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Movie Review ‘Let Her Out’: A Disturbing and Delightful Slow Burn

by on October 16, 2016
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Toronto After Dark Film Festival 2016

In the world of indie horror, Black Fawn has carved out a nice little niche for themselves with numerous films filled with monsters, blood and gore. However, in what might be their best film to date, ‘Let Her Out’ explores the battle between two siblings, the twist being they apparently occupy the same body and one of them has decided that sharing time is over.

We are introduced to Helen (Alanna LeVierge) who is a bike courier haunted by the death of her motheimg_0768 r. A prostitute/sex worker who gets pregnant after being raped, Helen’s mother attempts to kill her while she is still in the womb, resulting in her own death instead. Now Helen carries that burden like an anchor weighing here down, to the point that she hangs out at the same hotel where her mother plied her trade and ended her life. An accident leads to the discovery of a strange tumor, hallucinations, memory lapses and the discovery that she was not alone in the womb and not really alone now, either.

Director Cody Calahan does a great job building the tension and mood with an eerie combination of music and visuals, blending them both in a way that compliments the continued deterioration of poor Helen. The scene shot in the subway is especially effective, dark and disturbing with a wonderful feeling of dread. It is a delicate balance that feels right and when the mood is set it makes the actor’s job just that much easier.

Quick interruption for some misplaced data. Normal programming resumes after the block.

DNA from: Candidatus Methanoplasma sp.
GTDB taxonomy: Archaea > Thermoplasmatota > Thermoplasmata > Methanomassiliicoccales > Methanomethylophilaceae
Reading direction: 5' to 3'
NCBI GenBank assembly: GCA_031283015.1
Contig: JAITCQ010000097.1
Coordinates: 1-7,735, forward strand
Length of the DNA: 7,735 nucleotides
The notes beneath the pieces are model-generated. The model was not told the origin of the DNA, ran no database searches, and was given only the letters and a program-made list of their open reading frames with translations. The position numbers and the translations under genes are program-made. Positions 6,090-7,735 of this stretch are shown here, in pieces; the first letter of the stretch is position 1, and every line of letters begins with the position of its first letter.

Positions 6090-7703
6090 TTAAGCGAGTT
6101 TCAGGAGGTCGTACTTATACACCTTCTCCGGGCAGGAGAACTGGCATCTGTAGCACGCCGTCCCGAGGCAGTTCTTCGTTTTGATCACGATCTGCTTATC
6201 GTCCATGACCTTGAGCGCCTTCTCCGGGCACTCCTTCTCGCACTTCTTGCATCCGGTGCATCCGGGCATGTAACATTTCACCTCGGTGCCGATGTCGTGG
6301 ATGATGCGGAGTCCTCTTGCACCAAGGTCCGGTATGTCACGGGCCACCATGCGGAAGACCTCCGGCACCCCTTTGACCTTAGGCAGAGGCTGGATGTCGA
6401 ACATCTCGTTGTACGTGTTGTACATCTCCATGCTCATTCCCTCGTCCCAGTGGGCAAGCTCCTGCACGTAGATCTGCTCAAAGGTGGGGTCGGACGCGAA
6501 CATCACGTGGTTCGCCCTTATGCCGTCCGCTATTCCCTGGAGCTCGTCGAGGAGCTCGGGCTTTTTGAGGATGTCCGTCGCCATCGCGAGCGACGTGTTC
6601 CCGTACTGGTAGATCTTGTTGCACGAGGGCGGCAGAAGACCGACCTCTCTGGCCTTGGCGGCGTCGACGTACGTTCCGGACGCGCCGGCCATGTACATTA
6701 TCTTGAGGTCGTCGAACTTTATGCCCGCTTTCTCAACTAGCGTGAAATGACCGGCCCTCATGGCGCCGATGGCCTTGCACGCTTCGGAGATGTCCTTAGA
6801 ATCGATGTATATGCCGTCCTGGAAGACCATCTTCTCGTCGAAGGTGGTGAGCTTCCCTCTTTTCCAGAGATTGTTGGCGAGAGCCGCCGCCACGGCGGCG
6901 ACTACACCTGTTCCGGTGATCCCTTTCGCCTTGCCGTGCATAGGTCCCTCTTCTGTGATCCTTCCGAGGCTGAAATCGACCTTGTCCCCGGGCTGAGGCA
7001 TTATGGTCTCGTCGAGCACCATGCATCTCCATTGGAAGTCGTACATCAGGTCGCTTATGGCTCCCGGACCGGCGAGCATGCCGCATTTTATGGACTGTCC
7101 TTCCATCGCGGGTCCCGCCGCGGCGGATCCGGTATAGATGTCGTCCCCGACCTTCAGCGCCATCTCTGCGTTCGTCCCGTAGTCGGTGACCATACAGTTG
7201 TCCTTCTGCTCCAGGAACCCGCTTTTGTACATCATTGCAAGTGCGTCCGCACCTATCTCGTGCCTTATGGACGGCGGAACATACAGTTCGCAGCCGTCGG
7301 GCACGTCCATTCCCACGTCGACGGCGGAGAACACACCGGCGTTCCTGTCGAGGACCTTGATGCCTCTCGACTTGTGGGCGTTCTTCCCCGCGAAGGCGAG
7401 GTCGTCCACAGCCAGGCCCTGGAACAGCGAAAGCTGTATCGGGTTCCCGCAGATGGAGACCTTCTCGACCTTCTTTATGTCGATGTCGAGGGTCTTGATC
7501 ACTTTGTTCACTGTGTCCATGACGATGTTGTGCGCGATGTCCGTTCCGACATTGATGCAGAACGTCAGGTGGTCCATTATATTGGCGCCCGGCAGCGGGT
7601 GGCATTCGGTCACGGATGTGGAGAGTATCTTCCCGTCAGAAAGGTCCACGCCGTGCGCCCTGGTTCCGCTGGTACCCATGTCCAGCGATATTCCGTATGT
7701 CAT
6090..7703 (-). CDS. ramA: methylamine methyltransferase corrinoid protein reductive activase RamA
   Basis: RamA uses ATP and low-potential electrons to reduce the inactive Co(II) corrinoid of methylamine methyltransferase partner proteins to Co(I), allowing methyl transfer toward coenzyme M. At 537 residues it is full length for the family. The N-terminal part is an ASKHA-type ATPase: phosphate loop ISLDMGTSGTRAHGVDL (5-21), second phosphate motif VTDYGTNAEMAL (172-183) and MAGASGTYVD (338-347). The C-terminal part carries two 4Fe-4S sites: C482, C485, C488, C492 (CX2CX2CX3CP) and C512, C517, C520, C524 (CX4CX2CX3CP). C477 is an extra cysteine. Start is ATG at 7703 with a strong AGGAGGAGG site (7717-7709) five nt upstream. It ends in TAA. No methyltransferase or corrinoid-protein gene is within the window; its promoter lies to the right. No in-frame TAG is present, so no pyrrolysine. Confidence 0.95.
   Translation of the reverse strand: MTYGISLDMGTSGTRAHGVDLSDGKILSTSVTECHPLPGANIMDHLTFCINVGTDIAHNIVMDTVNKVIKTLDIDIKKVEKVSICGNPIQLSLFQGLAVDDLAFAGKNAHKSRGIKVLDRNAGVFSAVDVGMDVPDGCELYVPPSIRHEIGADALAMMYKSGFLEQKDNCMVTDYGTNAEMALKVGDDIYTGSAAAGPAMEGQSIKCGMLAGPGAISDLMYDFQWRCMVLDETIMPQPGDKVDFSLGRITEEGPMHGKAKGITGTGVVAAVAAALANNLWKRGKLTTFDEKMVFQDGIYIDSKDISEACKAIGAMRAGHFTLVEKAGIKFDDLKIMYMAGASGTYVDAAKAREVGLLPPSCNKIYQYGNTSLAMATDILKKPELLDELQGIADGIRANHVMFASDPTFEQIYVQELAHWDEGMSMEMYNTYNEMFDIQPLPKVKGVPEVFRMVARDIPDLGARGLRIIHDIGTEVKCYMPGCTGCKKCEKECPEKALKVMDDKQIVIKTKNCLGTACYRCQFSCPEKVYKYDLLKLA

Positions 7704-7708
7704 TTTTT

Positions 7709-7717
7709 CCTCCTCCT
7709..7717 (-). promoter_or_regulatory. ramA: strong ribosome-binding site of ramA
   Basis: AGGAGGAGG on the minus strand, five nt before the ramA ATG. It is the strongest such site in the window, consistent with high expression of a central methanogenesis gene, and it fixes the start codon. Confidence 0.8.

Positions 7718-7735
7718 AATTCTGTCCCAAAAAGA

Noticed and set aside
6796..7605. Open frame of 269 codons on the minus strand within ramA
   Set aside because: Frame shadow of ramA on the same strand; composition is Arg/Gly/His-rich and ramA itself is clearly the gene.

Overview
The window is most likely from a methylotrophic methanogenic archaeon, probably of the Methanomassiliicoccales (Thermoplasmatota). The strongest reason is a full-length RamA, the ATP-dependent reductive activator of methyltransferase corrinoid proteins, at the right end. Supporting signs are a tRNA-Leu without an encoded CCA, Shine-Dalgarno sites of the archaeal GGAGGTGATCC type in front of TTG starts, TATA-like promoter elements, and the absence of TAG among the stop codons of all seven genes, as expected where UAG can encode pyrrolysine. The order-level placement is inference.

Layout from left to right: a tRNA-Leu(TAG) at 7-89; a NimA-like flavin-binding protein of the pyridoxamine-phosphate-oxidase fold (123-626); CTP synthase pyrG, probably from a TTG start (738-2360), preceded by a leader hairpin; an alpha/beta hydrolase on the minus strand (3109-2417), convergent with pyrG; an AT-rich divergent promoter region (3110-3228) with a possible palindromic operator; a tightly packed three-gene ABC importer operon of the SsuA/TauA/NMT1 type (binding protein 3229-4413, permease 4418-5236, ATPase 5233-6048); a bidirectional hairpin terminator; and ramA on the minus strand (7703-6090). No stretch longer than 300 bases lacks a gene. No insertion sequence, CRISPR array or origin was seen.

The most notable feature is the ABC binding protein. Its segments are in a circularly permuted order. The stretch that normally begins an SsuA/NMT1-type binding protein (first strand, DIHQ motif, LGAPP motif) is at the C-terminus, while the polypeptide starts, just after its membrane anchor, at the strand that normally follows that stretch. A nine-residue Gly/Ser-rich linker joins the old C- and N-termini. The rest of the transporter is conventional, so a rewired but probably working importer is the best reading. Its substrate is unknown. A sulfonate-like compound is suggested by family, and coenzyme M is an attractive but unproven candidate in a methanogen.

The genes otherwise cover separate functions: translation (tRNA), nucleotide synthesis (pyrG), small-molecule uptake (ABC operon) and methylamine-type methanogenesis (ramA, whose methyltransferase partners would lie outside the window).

Calahan puts a lot of faith in his lead and thankfully she does not disappoint. The whole movie could have fallen apart quickly if the audience didn’t buy into the slow mental disintegration that was happening before their eyes but LeVierge does a great job in the split personality role, especially towards the end of the film when things really start to get crazy and disgusting. Actors Nina Kiri (Molly) and Adam Christie (Ed) also do a wonderful job of not only playing important supporting roles but being to effectively play off the crazy that LeVierge starts to ooze from her very pores.

The last part of the movie moves fromlet-her-out-official-still-1024x435 slow burn to blood and guts galore, not surprising for a horror movie but because of the psychological nature of the film, feels almost like a punch to the stomach when it finally comes. There were a few moments in the final act that threatened to ruin the mood, silly choices made by characters that seemed more fitting in an ‘80’s slasher than this movie. However, the ending felt right and was nowhere near neat and tidy, leaving me feeling uneasy and satisfied all at the same time.

There are a lot of scenes that will seem familiar to horror veterans, both from classic horror films to even Black Fawn’s own stomach wrenching movie Bite but Calahan and company manage to keep the quality of the movie high enough that it seems more original than a straight copy. A great breakout performance by LeVierge, solid directing and some wonderful dread and gore all adds up to maybe the best film Black Fawn has put out to date.

Four stars out of five

Positives

- Actor Alanna LeVierge is excellent in the lead role of Helen

- Great visuals and music help add to the sense of dread

- Gorefest at the end is like a kick to the stomach

Negatives

- A few parts start to slide into '80's slasher territory and not in a good way

Editor Rating
 
Cast
90%

 
Sound
89%

 
Visual
88%

 
Writing
87%

Author Score
89%

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In what might be Black Fawns best film to date, 'Let Her Out' feels like a complete movie, building slowly but wonderfully until it all hits the fan in a way that will make horror fans smile

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